I had such a fun time chatting with Tony and Dustin about Conspiracy Theories that they brought me back for round two. This time to chat about the Fermi Paradox, and why it's such a troubling concept. The Universe is big and old, and there should be live everywhere in the Universe. So, where is it? If you think you've solved the Fermi Paradox, you probably haven't thought enough about the Fermi Paradox.
I enjoyed the interview, and I think you will to. And definitely check out the Space Junk Podcast and subscribe. Lots of great discussions with astrophotographers, astronomers and other space-minded people.
Fraser Cain Publisher Universe Today
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On Thursday, May 23rd, 2019, SpaceX launched one of its most important payloads in the history of the company - 60 satellites that will begin the constellation of their Starlink internet satellite system.
There were several delays leading up to the launch. It was originally supposed to launch on May 15th, but high upper-level winds scrubbed it. Then the launch was pushed back a week because they needed to upgrade the software on all 60 satellites.
But finally, on Thursday, the rocket lifted off from Cape Canaveral at 10:30 pm Eastern Time from the Space Launch Complex 40 pad.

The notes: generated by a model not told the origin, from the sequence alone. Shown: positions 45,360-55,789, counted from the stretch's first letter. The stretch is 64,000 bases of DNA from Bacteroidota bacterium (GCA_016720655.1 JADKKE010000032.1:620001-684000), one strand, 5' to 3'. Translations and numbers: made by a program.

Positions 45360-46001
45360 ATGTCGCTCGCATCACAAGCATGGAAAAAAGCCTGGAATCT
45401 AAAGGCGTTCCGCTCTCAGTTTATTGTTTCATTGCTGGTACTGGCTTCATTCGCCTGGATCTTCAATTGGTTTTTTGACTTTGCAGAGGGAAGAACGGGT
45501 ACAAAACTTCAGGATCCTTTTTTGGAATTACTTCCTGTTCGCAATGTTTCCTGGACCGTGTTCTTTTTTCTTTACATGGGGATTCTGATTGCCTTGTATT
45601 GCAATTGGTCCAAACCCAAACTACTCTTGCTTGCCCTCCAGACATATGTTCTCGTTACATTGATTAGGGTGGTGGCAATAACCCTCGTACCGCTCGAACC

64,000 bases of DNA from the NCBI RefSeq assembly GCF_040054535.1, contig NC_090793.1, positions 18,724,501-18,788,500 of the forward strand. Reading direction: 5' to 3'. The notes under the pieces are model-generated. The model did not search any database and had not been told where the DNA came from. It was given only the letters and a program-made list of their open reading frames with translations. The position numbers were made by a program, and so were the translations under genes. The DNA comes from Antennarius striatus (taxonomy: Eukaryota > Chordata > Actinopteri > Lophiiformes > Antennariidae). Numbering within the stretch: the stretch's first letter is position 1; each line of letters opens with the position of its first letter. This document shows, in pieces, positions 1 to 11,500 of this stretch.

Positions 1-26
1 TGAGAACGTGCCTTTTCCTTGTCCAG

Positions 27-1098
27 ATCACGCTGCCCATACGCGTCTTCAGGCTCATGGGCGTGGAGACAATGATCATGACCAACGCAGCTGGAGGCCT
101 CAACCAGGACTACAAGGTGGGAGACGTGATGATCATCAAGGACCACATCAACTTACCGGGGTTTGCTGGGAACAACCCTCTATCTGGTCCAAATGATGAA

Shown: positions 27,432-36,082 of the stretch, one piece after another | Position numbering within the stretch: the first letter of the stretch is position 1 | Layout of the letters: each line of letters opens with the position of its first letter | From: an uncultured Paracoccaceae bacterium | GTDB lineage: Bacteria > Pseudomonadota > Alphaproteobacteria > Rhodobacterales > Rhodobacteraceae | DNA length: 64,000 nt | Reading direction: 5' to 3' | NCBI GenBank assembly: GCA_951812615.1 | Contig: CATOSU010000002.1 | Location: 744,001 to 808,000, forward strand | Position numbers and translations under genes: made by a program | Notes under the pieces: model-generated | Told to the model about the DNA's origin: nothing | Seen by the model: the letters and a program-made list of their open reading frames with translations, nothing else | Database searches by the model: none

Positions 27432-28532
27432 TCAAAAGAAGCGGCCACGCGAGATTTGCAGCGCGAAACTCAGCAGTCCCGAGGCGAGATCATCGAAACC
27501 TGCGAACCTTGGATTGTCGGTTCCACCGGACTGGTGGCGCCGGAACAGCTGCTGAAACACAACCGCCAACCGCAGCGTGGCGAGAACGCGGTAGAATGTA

Sen (or Space Exploration Network) just launched the first satellite in their 4K streaming platform that will show off the surface of the Earth below them. This first satellite is just a demonstration, to show how the service will work and what the video feed will look like. Several other satellites are coming shortly
Venus is the worst today, but was it better in the past? Astronomers have detected evidence that it might have had a large ocean billions of years ago. And this ocean might have acted like a brake, slowing down the rotation of Venus to the point that it led to a runaway greenhouse effect
After the launch of Starlink, skywatchers have seen the bright train of satellites moving through the sky. This has led to big concerns that the constellation of satellites is going to cause havoc for astronomers across the world. We don't know the final configuration and how bright things are going to get, but let's just say, it's a big controversy right now.
Did you know that the Apollo missions carried a machete on board when they traveled to the Moon? Of course it wasn't to cut through the thick foliage on the desolate Moon, it was part of a survival pack that the astronauts could use if their capsule landed in a forest or jungle. And now, you can buy a replica.
In this dramatic picture, you can see a Russian Soyuz rocket blasted by lightning as it was lifting off on Monday. It was carrying a replacement satellite for the GLONASS navigation system (a Russian equivalent of GPS). Incredibly, the strike didn't seem to affect the rocket, and it deployed its payload into orbit safely.
NASA has been studying the state of the Earth's climate for decades, from the ground, from the air, and of course, from space. They've gotten very very good at developing predictive models about how the planet's temperatures are going to change based on carbon emissions. In fact, they've predicted the current state of the world with surprising accuracy - within 1/20th of a degree Celsius.